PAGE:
With value addition we refer to the enhancement of the value of the livestock to the famer. This enables the farmer to get better price from the market from each animal sold. It is important to note that majority of local farmers sell their cattle, goats, sheep and chicken in various open markets across the country to the middlemen according to size and estimate of weight of the item being sold and the quality of the animal or bird and its meat is not taken into account in fixing the price. As a result the local farmer sells animals or birds at low prices. The grading and pricing of meat according to its quality is done by the meat processors who eventually get a better return than the farmer.
The local farmers can only get the benefit if they engage in value addition activities aimed at enhancing the value of the livestock. The value additions activities can take different forms including the following:
- General improvement in the production process of the livestock and its products. The process should be market oriented if the farmer has to benefit from it.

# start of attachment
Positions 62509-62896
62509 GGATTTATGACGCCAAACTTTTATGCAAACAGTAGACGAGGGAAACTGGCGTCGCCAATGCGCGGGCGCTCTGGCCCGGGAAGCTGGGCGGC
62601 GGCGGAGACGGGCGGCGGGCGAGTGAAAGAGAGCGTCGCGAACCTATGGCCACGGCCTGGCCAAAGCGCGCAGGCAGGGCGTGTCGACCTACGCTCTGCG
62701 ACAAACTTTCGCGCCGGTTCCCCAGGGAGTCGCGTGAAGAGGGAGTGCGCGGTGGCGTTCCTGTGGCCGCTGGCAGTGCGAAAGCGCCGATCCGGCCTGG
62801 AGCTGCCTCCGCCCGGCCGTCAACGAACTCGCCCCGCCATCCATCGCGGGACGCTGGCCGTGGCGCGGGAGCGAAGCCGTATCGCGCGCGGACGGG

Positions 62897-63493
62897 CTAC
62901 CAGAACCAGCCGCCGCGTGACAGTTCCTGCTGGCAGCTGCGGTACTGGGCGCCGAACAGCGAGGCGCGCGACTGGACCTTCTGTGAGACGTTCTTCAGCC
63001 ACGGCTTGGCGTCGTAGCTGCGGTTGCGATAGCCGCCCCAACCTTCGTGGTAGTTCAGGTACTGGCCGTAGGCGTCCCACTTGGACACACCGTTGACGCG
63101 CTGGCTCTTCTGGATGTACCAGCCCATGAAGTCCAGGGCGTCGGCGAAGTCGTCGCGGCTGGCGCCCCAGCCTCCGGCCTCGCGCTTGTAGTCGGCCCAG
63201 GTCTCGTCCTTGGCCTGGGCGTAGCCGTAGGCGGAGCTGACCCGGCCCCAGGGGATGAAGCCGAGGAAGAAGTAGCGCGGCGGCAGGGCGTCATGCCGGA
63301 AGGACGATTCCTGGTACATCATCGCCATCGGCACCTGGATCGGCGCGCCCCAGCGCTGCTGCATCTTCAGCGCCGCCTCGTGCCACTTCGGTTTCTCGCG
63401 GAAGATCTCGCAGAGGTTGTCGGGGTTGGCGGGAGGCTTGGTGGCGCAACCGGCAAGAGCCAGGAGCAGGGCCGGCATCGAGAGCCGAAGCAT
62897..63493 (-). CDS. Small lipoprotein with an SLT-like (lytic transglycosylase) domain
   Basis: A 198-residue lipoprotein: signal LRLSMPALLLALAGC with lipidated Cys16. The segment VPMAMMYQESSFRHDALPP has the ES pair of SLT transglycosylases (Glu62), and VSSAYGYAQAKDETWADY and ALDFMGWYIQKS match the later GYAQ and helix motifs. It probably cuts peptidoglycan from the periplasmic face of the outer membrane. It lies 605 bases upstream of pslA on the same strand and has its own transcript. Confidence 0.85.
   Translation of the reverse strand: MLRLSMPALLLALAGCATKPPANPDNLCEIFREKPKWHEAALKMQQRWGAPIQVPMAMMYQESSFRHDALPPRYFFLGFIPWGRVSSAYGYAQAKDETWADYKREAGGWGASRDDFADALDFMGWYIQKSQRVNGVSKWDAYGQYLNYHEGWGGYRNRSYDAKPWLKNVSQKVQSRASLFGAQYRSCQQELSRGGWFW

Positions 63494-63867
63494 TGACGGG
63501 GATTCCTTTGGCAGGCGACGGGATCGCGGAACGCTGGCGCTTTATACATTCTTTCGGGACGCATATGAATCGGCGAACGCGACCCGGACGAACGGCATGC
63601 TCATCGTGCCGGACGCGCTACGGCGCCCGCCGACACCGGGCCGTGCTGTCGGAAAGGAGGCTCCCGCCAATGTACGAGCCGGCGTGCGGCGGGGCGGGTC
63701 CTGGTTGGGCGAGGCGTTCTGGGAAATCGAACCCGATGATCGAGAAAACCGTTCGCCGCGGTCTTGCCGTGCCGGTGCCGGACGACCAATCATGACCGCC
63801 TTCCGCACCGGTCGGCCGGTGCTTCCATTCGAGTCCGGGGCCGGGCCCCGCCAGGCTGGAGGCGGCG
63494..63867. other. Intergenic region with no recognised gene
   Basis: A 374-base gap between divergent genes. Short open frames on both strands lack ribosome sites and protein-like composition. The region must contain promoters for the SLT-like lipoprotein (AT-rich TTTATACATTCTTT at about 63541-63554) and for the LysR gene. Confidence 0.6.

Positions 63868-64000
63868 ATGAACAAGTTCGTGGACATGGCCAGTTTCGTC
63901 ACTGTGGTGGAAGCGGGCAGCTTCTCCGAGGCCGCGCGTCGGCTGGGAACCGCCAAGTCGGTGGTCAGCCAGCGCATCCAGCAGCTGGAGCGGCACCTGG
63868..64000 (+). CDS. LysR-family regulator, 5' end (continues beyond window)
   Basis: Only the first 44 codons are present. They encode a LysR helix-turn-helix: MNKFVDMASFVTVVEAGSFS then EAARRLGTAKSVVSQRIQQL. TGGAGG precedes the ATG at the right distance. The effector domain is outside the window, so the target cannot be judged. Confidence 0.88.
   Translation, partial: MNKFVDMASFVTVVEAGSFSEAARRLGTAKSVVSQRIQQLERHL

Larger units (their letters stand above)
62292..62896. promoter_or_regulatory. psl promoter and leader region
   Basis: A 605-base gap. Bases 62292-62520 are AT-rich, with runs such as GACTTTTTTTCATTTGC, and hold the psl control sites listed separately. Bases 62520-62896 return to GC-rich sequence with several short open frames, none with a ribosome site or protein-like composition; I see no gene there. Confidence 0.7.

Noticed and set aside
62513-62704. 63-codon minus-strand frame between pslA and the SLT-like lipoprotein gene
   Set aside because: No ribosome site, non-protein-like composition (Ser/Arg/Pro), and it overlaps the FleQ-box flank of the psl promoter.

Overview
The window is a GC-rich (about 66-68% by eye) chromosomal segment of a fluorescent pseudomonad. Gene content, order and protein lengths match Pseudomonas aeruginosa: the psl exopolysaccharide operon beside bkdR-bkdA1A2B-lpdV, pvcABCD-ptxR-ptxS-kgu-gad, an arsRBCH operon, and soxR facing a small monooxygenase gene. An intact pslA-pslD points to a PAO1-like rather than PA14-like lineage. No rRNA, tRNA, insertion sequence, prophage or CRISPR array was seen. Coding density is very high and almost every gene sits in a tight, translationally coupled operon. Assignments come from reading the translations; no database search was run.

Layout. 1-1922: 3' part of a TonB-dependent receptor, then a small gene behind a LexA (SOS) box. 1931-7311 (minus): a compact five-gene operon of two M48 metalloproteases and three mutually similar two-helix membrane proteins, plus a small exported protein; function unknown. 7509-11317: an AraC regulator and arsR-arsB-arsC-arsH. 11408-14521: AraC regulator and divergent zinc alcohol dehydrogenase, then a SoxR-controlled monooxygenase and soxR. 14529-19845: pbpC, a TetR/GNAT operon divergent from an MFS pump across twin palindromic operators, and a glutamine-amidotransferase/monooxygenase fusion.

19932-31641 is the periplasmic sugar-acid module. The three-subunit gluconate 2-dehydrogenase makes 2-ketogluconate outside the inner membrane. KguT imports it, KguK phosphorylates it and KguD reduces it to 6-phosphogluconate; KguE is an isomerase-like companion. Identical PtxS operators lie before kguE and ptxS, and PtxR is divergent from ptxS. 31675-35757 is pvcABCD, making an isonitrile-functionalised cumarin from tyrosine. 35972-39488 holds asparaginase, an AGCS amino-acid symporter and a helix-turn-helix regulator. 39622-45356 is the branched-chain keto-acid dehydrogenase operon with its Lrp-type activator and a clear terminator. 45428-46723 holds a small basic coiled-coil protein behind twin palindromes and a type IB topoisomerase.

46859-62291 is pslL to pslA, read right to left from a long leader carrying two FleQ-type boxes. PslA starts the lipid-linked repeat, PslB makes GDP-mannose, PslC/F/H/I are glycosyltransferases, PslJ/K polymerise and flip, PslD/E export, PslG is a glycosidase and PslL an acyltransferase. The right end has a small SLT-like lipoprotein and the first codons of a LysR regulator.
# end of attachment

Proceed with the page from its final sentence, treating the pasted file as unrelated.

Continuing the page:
- Human capacity training and coaching should be extended to the farmer to enable the local farmer to produce quality livestock products.
- The local farmers should be organised through the cooperative companies to start livestock processing with the aim of selling livestock products to consumers on their own and not through middlemen.
- There should livestock forums at local levels which enable the farmers to share knowledge about good practices of livestock farming
- Government should extend a line of credit to the organised local farmers to acquire the necessary infrastructure to improve the livestock production process. The farmers will require a slaughter house and refrigerated facilities to transport and store the processed livestock products.
Challenges in the value addition process
The challenges facing the farmers include the following:
- In semi-arid areas farmers loss the livestock during drought because of lack of water
- Lack of capital to put in place the necessary infrastructure to enhance livestock production
- There are no good roads in some areas where livestock pastoralists live. It is difficult therefore to transport animals to the market and inputs to the areas where livestock are found.
- The pastoralists lack the necessary knowledge of how to add value to their livestock. They tend to worry more about the numbers as opposed to the quality of the animal. The knowledge can be achieved through training and coaching.
- The graving land for local cows is increasing becoming scarce.
- There are no farmers owned livestock processing companies.
- Farm inputs in terms of minerals, drugs and animals are too expensive for the local farmer
- Lack of market oriented livestock keeping